Discovery of a new crab species in Hong Kong shows that more can be learned about crab diversity in Hong Kong. Projects like this one are paramount to the continued development of the Biodiversity Strategy Action Plan (BSAP) initiated by the Government of the Hong Kong Special Administrative Region under the United Nations’ Convention of Biological Diversity. Now, the scientists in Hong Kong are looking up in the trees rather than only at the ground in the search for additional marine species. With as estimate by marine biologists that we only know 50–60% of the real diversity of coastal and littoral crabs in Hong Kong, surely there are more surprises in store.

Journal Reference:
Cammocco S. and Ng PLK. 2017. A new species of micro-mangrove crab of the genus Haberma Ng & Schubart, 2002 (Crustacea, Brachyura, Sesarmidae) from Hong Kong. ZooKeys doi: 10.3897/zookeys.662.11908
Web Reference:
The University of Hong Kong. “Marine ecologists discover and name the first endemic tree-climbing crab.” ScienceDaily. ScienceDaily, 11 April 2017. www.sciencedaily.com/releases/2017/04/170411104534.htm.

Resources:
Bagworm caterpillars are out feeding, be ready to spray your trees, Got Nature?, Purdue Extension-FNR
A New Drone Supports Pollinator Efforts, Got Nature?, Purdue Extension-FNR

Shaneka Lawson, USDA Forest Service/HTIRC Research Plant Physiologist/Adjunct Assistant Professor
Purdue University Department of Forestry and Natural Resourc


Emerald Ash BorersImidacloprid, the active ingredient works by killing adults when they feed in the summer before they lay eggs. It slowly kills the two youngest stages of grubs that feed beneath the bark. The later and larger two stages are not killed. Material applied in the fall does not start killing beetles til spring. It takes twice the dose in the fall to get the same effect as a spring application. Trees with a trunk diameter of >20 inches at 4.5 ft above the ground can’t be controlled with imidacloprid.

So if your trees are starting to die I would suggest you skip the fall application of imidacloprid and switch to a professional injection of emamectin benzoate. See Protecting Ash Trees with Insecticides, Purdue Extension Emerald Ash Borer, for more information.

Cliff Sadof, Coordinator of Extension
Purdue University Department of Entomology

Resources:
What to do about emerald ash borer, Got Nature?, Purdue Extension-FNR
Emerald Ash Borer, Purdue Extension-Entomology
EAB research: Saving trees early less costly than replacing them, Purdue Agriculture News



Posted on August 4th, 2017 in Christmas Trees, Plants | No Comments »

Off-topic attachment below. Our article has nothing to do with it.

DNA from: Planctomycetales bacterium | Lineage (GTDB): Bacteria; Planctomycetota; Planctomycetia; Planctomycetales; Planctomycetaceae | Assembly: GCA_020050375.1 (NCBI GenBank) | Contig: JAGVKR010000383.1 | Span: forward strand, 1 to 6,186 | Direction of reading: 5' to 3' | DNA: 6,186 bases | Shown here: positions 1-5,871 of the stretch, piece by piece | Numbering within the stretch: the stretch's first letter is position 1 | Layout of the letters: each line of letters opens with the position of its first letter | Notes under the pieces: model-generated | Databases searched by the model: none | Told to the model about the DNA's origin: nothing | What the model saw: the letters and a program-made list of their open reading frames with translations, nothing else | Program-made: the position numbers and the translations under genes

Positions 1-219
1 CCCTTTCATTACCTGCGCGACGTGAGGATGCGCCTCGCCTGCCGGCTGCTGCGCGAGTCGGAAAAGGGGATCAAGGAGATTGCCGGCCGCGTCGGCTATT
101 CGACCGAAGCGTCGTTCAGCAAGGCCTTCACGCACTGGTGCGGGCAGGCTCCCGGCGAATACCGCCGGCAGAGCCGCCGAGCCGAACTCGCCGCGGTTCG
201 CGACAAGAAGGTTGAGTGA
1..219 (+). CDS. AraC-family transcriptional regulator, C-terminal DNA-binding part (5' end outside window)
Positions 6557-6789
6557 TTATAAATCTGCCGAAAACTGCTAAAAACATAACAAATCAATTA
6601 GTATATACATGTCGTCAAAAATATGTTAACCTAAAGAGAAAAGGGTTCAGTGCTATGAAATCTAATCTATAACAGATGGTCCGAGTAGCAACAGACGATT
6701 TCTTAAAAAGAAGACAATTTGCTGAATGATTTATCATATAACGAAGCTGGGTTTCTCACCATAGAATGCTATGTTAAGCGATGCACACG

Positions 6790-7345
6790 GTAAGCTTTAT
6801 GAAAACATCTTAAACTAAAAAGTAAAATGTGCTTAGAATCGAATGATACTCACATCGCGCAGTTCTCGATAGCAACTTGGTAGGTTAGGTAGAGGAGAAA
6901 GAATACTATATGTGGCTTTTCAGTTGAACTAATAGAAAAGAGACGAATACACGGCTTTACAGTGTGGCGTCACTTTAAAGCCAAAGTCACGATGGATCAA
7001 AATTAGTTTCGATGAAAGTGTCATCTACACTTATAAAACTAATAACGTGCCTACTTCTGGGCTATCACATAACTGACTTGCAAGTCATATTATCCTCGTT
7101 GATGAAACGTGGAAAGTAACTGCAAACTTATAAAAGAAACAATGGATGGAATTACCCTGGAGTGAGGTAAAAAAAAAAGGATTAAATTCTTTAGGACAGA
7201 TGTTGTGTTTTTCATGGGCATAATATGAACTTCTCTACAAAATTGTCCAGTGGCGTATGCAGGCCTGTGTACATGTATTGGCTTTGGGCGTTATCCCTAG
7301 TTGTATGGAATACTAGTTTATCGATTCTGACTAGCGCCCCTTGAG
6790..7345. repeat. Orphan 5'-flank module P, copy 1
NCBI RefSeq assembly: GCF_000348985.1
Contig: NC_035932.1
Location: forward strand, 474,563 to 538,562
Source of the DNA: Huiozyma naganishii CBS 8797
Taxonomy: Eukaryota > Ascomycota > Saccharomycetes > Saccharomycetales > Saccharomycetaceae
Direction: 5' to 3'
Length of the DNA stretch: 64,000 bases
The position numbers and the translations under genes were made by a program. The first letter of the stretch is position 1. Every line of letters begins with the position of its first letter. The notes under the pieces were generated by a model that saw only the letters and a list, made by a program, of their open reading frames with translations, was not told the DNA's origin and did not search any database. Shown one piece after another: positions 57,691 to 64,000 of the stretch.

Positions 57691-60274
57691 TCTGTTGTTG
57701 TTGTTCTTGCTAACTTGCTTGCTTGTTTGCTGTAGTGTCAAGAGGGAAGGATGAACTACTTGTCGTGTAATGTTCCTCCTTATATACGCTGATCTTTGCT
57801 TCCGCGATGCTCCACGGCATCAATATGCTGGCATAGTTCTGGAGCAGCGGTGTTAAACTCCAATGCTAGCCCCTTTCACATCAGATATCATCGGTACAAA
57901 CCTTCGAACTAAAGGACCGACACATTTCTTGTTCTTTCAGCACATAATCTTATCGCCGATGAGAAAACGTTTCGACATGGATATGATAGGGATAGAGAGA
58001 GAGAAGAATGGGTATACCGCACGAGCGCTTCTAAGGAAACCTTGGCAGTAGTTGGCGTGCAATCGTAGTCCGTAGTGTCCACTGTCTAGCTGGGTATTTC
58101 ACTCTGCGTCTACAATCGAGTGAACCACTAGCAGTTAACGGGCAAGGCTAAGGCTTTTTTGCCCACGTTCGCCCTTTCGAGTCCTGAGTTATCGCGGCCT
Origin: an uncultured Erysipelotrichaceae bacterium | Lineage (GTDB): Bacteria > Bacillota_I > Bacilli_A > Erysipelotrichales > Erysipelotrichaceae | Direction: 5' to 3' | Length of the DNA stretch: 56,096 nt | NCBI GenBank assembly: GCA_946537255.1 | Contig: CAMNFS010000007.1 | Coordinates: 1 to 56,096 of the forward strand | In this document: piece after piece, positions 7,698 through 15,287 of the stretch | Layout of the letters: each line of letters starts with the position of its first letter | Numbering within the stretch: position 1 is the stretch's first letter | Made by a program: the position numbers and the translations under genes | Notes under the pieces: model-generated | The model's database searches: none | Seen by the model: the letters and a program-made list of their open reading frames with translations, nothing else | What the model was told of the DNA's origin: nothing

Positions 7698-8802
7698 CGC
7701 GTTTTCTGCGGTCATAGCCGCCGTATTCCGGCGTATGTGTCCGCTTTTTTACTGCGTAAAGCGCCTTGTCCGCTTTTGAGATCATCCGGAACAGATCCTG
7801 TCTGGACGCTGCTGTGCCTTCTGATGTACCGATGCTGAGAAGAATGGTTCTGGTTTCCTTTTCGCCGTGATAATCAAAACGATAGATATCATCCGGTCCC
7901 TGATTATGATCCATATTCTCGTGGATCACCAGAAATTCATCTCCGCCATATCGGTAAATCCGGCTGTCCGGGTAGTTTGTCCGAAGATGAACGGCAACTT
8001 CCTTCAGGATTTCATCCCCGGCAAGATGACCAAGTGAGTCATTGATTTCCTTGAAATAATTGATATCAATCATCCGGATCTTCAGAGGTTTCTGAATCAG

Seedlings​Indiana landowners have access to high quality, inexpensive trees and shrubs for conservation plantings through the DNR Division of Forestry nursery program. Order forms are now available on the Division of Forestry web page.

You may also be able to access hard-copy order forms at your local Purdue Cooperative Extension Service or Soil and Water Conservation District office. Submit your order form to the state nursery system prior to October 2, 2017 for the best chance to get the seedlings you need. The nursery will start processing orders on October 3rd and some species tend to sell out quickly. Orders will be accepted from October 3, 2017 to May 1, 2018. Seedlings will be available for pickup at the nursery or delivery for an additional fee in the Spring of 2018.

Seedlings from the DNR Division of Forestry Nursery program are for conservation plantings in Indiana. Private nurseries are also available to provide seedlings for conservation and other types of plantings, like Christmas trees or landscaping. For a listing of private nurseries and the products they offer, visit the National Nursery and Seed Directory.

Resources:
Instructions for Ordering Tree Seedlings – Indiana DNR Division of Forestry
National Nursery and Seed Directory – USDA Forest Service
Web Soil Survey – USDA Natural Resources Conservation Service
Importance of Hardwood Tree Planting – The Education Store, Purdue Extension Resource Center
Designing Hardwood Tree Plantings for Wildlife – The Education Store
Got Nature? – Purdue Forestry & Natural Resources

Lenny D Farlee, Sustaining Hardwood Extension Specialist
Purdue University Department of Forestry and Natural Resources

 


FNR-547-W Cover PageTrees establish themselves quite well in normal situations. However, in special situations, staking, guying, or a similar system may be needed to hold trees upright until adequate root growth anchors them firmly in the soil. The Publication Tree Support Systems answers common questions about post-planting tree care. It describes when to stake trees, how to stake and guy trees, and proper methods of trunk protection.

Resources:
Tree Planting Part 1: Choosing a Tree, The Education Store, Purdue Extension
Tree Pruning: What Do Trees Think?, The Education Store, Purdue Extension
Forest Improvement Handbook, The Education Store, Purdue Extension
Got Nature?, Purdue Extension, Forestry and Natural Resources

Lindsey Purcell, Urban Forestry Specialist